Eid al-Adha is the last of the two Islamic holidays celebrated worldwide each year, and considered the holier of the two. It honours the willingness of Ibrahim to sacrifice his son Ismael as an act of obedience to God’s command. Before Ibrahim could sacrifice his son, however, God provided a lamb to sacrifice instead.

Eid rituals are almost the same around Libya. However, I decided to highlight the rituals in Houn city because it is a city full of surprises, beauty, and peace. People in this city cherish traditions and they make sure to keep them alive throughout the year! Houn is an oasis town in the northern Fezzan region of southwest Libya. The town is the capital of the Jufra District. 

I have never been there but I got to know people originally from it and they are full of life and hope which made me want to visit it badly. In these days, we are celebrating Eid Al-Adha and I wanted to write about this day but did not want to make it generic and dull. I wanted to choose a special place in Libya and I instantly thought of Houn!

Eid Al-Adha is celebrated by . The majority of Libyans celebrate it the same way but it depends on family traditions or even regions from east to south or west. Houn is an oasis located in the southeast of Libya. This city is full of surprises and people treasure their traditions dearly.

Usually Eid is celebrated for three days in which we have endless BBQs with the family. However, in this piece, I will explain to you the traditions friends from Houn told me about. They have a special dish called Shouka, dried meat (which we call Gideed and it is made by all families in Libya) but shouka is made of marinated meat from the sheep and they have to take the hard part of the palm tree and they put this mixture in it. The number of shouka is not specific and each family member must have their own.

After Eid prayer, they prepare henna to put it on the front of the sheep’s head and this tradition is done also by the Amazigh. Grandmothers would do this step then they start the Eid rituals until Aser prayer. It depends on how many sheep the family has and the number can be over five as families gather together to celebrate it. At around 11 am, after they finish the first sheep or so, they have breakfast with grilled Liver and green tea with Tanour bread.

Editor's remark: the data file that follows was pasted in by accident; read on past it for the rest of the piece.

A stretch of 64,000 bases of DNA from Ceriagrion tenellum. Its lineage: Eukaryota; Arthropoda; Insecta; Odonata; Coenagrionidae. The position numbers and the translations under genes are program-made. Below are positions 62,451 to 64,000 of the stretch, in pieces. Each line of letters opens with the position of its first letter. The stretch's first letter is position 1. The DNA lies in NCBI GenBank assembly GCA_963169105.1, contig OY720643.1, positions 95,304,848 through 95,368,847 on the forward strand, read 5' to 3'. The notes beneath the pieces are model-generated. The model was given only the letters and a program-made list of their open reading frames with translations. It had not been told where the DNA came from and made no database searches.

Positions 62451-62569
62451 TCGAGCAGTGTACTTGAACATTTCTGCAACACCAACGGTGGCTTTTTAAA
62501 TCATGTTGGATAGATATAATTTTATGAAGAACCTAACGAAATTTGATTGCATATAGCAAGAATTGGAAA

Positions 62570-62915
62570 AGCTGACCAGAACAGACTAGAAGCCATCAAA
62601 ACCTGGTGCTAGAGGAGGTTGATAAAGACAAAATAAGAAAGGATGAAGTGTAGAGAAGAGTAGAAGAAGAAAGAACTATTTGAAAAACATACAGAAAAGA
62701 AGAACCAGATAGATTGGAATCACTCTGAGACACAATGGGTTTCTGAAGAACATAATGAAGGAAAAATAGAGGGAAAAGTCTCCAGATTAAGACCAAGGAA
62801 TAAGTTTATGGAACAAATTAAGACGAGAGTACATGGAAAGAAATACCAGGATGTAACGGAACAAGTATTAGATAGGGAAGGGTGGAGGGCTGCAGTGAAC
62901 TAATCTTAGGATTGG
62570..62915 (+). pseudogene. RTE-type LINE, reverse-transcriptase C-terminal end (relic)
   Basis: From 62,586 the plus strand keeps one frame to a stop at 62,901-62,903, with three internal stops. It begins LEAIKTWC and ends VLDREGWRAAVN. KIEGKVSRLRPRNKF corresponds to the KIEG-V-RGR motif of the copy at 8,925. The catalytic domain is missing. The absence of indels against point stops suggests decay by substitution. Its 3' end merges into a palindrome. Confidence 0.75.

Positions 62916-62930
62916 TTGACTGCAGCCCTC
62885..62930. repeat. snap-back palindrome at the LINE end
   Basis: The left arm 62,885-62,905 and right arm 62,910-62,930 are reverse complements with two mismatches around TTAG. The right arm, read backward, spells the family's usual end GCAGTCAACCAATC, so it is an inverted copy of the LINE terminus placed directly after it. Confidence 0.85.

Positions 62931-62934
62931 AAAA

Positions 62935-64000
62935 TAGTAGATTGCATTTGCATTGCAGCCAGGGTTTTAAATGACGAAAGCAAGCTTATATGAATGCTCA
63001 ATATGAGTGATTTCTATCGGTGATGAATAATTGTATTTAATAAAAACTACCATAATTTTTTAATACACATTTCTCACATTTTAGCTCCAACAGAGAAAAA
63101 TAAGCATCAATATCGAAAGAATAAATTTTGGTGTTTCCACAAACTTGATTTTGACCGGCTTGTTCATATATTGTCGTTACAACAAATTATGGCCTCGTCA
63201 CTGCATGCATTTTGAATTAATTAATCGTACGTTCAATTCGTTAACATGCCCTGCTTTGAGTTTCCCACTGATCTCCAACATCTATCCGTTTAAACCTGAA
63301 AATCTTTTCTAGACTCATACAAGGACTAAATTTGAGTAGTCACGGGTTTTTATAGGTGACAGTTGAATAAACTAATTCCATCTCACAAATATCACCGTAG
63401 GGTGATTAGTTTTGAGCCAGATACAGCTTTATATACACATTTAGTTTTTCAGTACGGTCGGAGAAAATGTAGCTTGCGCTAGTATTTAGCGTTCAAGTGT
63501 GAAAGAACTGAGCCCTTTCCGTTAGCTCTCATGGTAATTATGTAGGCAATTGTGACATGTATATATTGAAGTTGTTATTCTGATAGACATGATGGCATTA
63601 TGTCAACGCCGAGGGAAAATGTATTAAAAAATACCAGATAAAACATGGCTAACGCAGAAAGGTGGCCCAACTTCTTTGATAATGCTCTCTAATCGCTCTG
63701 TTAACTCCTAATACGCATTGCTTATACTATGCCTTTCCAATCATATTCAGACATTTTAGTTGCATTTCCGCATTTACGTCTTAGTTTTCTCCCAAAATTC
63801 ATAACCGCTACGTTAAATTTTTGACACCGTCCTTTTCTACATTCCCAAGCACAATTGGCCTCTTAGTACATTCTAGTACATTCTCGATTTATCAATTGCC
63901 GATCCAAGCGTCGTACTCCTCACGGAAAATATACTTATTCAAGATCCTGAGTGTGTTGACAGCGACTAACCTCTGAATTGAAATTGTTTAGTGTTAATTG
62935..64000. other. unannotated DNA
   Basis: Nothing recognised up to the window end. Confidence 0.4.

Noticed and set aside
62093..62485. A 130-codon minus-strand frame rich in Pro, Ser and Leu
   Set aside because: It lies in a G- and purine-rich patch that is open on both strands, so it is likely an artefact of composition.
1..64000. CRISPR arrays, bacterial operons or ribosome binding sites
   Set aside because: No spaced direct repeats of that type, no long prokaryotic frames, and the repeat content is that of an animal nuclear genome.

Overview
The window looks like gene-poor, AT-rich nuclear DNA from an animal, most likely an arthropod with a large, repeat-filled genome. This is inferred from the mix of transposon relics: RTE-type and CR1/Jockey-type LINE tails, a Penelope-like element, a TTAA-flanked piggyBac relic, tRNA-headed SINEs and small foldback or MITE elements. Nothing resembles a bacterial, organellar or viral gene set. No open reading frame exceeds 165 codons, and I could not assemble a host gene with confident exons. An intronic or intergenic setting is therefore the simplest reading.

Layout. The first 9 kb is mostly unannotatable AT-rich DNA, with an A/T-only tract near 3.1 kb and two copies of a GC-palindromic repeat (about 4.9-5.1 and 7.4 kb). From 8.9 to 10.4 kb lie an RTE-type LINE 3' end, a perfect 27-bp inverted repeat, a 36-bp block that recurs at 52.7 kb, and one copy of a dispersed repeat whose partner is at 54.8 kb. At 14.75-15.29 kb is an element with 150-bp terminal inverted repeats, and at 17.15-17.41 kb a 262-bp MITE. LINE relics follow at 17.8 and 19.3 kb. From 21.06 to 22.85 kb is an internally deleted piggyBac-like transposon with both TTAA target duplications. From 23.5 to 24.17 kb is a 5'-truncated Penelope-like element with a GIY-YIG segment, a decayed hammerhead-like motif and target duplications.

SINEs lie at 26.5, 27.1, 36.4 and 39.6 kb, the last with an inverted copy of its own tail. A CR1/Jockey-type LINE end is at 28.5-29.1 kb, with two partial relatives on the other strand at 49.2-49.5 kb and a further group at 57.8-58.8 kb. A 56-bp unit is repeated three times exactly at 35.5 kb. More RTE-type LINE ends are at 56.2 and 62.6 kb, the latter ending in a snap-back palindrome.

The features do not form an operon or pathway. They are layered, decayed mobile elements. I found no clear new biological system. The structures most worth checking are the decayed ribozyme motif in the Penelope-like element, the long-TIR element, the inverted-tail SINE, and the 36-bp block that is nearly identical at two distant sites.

The lunch is called ”glaya” and it is a thick meat gravy which I mentioned earlier. Back in the days, they would cut the sheep into pieces in the second day of Eid (the picture to the right) but now, with hot and long summer days, they would finish everything in the first day. Eid’s meat as it is called ”Lahmit El-Eid’‘, it is a part taken from the sheep’s thigh and stored to be used weeks after Eid is over in a family gathering. 
The second day, in the morning, they would have the usual food then they would do the BBQ and on the third day, they would cook meat Tajin. While on the fourth day, families would grill the head of the cheap until the meat is completely cooked with the usual dishes they had in the first two days. Meat is consumed a lot during this celebration but the lovely thing is the gathering of family members and kids enjoying their time together. There is something special around Eid in Houn is that it can last for over three days. Most families in Houn spend it in their farms and all family members of each family would gather on this day so they prefer to spend as long as they can together.

Special thanks to my friends, Areej and Sara, from Houn on providing these information in order for me to write this piece.